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Johan Jakob Tikkanen

Born December 7, 1857, Helsinki. Died June 20, 1930, Helsinki

Master of Arts 1880, Licentiate 1884, Imperial Alexander University

Docent in aesthetics and art history 1884–7, Imperial Alexander University
Professor extraordinary 1897–1920 and professor ordinary 1920–26 of art history, Imperial Alexander University (University of Helsinki 1919–)
Acting professor of aesthetics and comparative literature 1901 and 1905 Imperial Alexander University (University of Helsinki 1919–)
Head of the sculpture collection of the University of Helsinki 1898–1926 and head of the Drawing School 1908–26
Secretary of the Finnish Art Society 1892–1920, chairman 1920–22
Vice chairman of the Fine Arts Academy of Finland 1922–24
Vice chairman of the Friends of Ateneum 1919–20
Chairman of the National Council for Visual Arts 1918–23

Awards and special achievements
Official representative of the University of Helsinki at the 800th anniversary celebrations of the University of Bologna, 1888
Member of the Finnish Society of Science and Letters 1911
Finnish Literature Society prize 1914
Member of the Comitato di Patrocinio of the international conference of art history in Rome 1918
Finnish Society of Science and Letters prize 1914

Photo: Taidehistorian kuvakeskus, Helsingin yliopisto

Written by Johanna Vakkari (Riitta-Ilona Hurmerinta, ed.)
Translated by Matthew Billington

Shared Europe

At the close of the 19th century, Europe was in many respects an open cultural environment, one to which Finns also had access. Researchers travelled much, and when reading the correspondence of Johan Jakob Tikkanen one cannot help feeling that all researchers of merit must have been familiar with each other. Of course, at the time art history was still a relatively small field, having only recently come into being, and the number of those actively involved was not large on an international scale.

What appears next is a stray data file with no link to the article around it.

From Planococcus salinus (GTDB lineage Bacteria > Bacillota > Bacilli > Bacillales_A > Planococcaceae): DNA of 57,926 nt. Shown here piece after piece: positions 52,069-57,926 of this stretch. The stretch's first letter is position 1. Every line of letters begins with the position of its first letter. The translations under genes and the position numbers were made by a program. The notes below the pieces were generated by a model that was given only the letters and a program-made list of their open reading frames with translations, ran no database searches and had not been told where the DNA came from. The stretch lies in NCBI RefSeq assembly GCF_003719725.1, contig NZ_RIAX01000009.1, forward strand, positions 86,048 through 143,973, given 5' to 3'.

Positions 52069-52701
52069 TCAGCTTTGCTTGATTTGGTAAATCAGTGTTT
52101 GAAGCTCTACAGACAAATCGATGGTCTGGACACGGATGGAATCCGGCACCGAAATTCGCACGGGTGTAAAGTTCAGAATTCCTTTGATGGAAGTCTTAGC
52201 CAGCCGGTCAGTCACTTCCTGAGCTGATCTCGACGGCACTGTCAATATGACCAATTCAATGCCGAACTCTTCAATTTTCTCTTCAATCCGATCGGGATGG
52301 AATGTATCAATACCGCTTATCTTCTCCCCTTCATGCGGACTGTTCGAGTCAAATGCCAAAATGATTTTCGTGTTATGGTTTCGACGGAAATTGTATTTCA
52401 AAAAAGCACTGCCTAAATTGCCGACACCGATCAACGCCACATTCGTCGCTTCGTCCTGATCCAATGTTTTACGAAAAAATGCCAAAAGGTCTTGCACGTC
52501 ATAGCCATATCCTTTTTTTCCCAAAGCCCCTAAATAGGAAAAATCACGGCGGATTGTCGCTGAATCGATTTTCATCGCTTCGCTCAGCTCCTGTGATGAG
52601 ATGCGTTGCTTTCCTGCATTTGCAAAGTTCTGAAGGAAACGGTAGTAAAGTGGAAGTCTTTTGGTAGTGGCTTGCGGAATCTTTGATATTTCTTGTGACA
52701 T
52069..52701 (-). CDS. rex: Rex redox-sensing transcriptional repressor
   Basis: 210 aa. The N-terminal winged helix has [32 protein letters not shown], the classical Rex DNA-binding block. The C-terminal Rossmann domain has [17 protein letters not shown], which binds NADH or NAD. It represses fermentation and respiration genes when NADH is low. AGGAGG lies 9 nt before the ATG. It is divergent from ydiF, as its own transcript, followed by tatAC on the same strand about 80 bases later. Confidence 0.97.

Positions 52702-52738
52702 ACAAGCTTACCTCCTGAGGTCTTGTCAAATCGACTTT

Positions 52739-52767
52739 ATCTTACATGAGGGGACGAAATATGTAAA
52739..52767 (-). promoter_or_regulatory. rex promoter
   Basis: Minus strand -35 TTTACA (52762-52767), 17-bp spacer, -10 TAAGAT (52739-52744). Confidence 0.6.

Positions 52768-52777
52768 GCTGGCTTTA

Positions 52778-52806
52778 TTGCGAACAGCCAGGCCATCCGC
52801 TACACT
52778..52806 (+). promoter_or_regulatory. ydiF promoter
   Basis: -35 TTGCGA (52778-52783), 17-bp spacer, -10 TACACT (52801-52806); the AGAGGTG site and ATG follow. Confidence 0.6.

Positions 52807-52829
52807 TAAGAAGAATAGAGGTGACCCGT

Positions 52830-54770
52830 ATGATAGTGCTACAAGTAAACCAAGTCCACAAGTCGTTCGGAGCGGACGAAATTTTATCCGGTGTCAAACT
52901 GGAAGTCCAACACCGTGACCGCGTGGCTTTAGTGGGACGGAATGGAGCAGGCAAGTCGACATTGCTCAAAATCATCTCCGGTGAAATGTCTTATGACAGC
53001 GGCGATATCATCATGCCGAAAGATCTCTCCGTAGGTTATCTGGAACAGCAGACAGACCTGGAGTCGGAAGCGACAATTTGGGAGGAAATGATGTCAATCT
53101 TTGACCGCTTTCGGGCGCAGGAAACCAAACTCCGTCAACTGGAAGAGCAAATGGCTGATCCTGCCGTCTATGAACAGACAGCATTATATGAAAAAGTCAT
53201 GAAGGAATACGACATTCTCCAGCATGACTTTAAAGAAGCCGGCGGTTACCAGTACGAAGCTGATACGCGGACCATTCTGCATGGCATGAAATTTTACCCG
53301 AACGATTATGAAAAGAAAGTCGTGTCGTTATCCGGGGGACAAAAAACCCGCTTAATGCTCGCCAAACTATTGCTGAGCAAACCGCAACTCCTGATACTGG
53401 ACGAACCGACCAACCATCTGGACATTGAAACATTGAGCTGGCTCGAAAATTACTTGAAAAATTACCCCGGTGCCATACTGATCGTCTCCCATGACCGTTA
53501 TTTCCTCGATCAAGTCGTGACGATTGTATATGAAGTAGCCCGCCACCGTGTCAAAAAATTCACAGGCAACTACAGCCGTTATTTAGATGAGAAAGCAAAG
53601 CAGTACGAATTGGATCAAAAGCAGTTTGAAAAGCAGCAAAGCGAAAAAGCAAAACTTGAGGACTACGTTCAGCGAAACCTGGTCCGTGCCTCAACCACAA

The way Tikkanen advanced from a student in Helsinki to a renowned professor of art history shows that it was possible for a gifted and socially talented person with a grasp of languages to become part of an international research community, regardless of his or her origins. Despite the limitations set for him by his peripheral homeland, Tikkanen could develop the teaching of art history in the same direction and with the same methods as his colleagues in Europe. This was made possible above all by his excellent connections to German research in the field, which gave him a window into scientific and didactic innovations in art history.

Photo: Johanna Vakkari's archives.

First published in Humanistilehti in 2008

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